[FoRK] GATEWAY stores gone, APPLE stores turn it on

Ian Andrew Bell fork at ianbell.com
Tue Apr 13 17:26:24 PDT 2004

I never thought there was much of a business in selling clones with cow  
spots on 'em at the local strip mall.  Consumers buy on price ...  
unless of course they're buying an Apple product, it seems.



Gateway closes stores, future strong for Apple retail
By Jim Dalrymple MacCentral

Gateway Inc. plans to close its entire network of 188 retail stores  
next week and lay off about 2,500 staff, the PC maker announced  
Thursday. Despite the downturn for Gateway, analysts believe the  
problems are associated with the company and not the larger retail  
market. Through its branding efforts, store locations and unique  
products, analysts feel Apple is well positioned in the retail market.

  "I don't see any correlation between Gateway's shutdown and Apple's  
retail expansion," Jupiter Research Senior Analyst, Joe Wilcox, told  
MacCentral. "For Apple, its stores are as much about expanding brand  
awareness, offering a good Mac buying experience and building a  
stronger Mac community as they are about making money. For a number of  
reasons, including the locations chosen, Gateway wasn't seeing the same  

  The importance of store location is not something that has been  
underestimated by Apple. In a speech last month at the Morgan Stanley  
Semiconductor & System Conference, Apple Chief Financial Officer, Fred  
Anderson told the crowd that Apple had a different strategy then  
Gateway in the retail space.

  "We do not have a Gateway strategy," said Anderson. "We're only  
interested in profitable stores" -- Apple's goal is not to saturate the  
market, he said. Anderson also indicated that Apple wants each retail  
location to be profitable within the first year of operation.

  The Gateway stores will be closed April 9, Gateway said in a  
statement. It will continue to sell products directly to customers over  
the Web and by phone, and will seek to expand its presence in other  
retail outlets, the company said.

  The move comes less than a month after Gateway completed its  
acquisition of PC vendor eMachines Inc. and installed a new chief  
executive officer, Wayne Inouye, who was previously eMachines' CEO.

  For Apple, being different helps to easily differentiate the  
computer-maker's products from anything else on the market -- a problem  
that many Windows-based manufacturers have a hard time doing. Despite  
the fact that Gateway and Apple may have had similar in-store retail  
strategies, Gateway may not have been able to sufficiently  
differentiate itself from the competition to make a difference.

  "Gateway sold few products at the stores, which were more technology  
showcases than cash-and-carry operations," said Jupiter's Wilcox.  
"Interestingly, like Apple, Gateway organized its stores around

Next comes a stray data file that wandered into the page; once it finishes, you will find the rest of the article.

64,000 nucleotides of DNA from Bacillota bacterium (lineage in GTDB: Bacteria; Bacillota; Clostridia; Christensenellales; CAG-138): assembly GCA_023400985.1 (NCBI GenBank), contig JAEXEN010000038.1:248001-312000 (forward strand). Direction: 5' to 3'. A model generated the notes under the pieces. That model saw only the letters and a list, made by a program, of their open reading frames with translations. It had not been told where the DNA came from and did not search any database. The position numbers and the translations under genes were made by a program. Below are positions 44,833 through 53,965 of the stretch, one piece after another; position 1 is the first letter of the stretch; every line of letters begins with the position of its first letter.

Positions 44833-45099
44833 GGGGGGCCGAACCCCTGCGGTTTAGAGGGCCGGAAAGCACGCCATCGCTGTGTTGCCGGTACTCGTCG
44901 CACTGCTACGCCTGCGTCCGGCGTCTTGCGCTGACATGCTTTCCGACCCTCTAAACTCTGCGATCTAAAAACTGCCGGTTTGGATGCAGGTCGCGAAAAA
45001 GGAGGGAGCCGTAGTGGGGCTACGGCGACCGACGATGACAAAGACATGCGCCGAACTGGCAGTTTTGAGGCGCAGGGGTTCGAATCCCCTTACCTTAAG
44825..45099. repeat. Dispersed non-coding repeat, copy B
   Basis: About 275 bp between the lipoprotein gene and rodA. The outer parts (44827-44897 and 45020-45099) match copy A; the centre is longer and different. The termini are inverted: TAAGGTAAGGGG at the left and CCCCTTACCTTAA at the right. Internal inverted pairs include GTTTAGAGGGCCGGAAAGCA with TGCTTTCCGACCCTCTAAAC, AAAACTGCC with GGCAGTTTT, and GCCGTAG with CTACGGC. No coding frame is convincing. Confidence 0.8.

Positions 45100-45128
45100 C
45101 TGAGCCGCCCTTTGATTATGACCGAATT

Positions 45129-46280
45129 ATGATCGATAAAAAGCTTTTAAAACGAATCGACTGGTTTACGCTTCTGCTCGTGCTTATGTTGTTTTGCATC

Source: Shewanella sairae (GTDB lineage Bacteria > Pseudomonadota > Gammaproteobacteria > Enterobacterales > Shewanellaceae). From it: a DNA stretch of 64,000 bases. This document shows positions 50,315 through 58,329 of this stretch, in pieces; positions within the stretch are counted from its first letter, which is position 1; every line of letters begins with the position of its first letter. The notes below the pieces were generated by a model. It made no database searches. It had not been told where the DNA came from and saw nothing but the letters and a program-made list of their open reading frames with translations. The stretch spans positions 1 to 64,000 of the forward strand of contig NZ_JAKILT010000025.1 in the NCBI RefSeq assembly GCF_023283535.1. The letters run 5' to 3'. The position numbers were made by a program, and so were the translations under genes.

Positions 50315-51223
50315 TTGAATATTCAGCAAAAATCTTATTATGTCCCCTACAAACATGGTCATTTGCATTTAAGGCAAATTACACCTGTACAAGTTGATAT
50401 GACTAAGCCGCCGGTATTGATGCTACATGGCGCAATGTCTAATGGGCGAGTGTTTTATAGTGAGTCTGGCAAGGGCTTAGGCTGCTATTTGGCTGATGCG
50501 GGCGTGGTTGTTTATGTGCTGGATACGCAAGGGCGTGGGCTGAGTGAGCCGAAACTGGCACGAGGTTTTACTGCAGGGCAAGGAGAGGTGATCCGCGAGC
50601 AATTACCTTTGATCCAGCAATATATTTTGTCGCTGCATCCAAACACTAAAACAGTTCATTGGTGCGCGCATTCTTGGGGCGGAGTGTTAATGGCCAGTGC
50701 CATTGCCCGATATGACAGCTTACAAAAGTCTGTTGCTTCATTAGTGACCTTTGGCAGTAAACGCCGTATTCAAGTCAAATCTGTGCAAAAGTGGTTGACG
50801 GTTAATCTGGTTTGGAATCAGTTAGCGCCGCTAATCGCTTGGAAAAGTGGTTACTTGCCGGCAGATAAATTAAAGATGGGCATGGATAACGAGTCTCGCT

functions, like music and movies. But, like many of its competitors,  
Gateway faced a differentiation problem. Commoditization of hardware  
and use of Windows make many PCs look pretty much the same. By  
contrast, Apple products are easily identifiably as being different,  
whether by computer design or the operating system."

  A spokesman for Gateway acknowledged that the concerns of its channel  
partners were a factor in its decision. "It's indicative of where we're  
heading -- we'll be putting a greater reliance on the retail channel  
and working to reduce our operating costs," said Gateway spokesman Brad  

  The job cuts amount to a 38 percent reduction in Gateway's total  
headcount, leaving it with about 4,000 employees. The vast majority of  
those to be laid off worked in the stores themselves, with the rest  
involved in their operation, Williams said.

  Gateway will offer more details about its branding and channel  
strategy, and discuss any cost implications of the closures, when it  
announces its first-quarter financial results on April 29, the Poway,  
California-based company said.

  Ted Waitt, Gateway's outgoing CEO, remains its chairman and its  
largest stockholder.

  Gateway's revenue took a dramatic dive in the fourth quarter, ended  
Dec. 31, 2003, as its PC business slowed and it worked to reinvent  
itself as a provider of more general electronics gear. Revenue for the  
period dropped to US$875 million, from $1.1 billion a year earlier, the  
company said in January.

  When Apple reported its results for the first quarter of its fiscal  
year 2004, which ended Dec. 27, 2003, the company recorded a net profit  
of $63 million. Apple noted that revenue for the quarter jumped 36  
percent year over year to $2.006 billion -- a four year high.

  For that quarter, Apple reported $273 million in revenue from their  
retail efforts, up 33 percent on the quarter and up 39 percent year to  
year. Apple's retail stores were responsible for moving 73,000 of the  
829,000 CPU units sold in the first quarter.

  "Apple seems to have found the magic touch with respect to retailing,"  
said Wilcox. "The experience shopping at an Apple Store is remarkably  
different than all other computer stores and many operations selling  
other wares. Store design, employee training and experiential selling  
-- meaning let people try the stuff out as long as they need to mill  
about the store -- are all major differentiators. Apple's long-term  
challenge will be gauging the appropriate level of expansion. In some  
ways, Gateway over expanded and ended up more in the real estate  
business than retailing."

James Niccolai contributed to this story.

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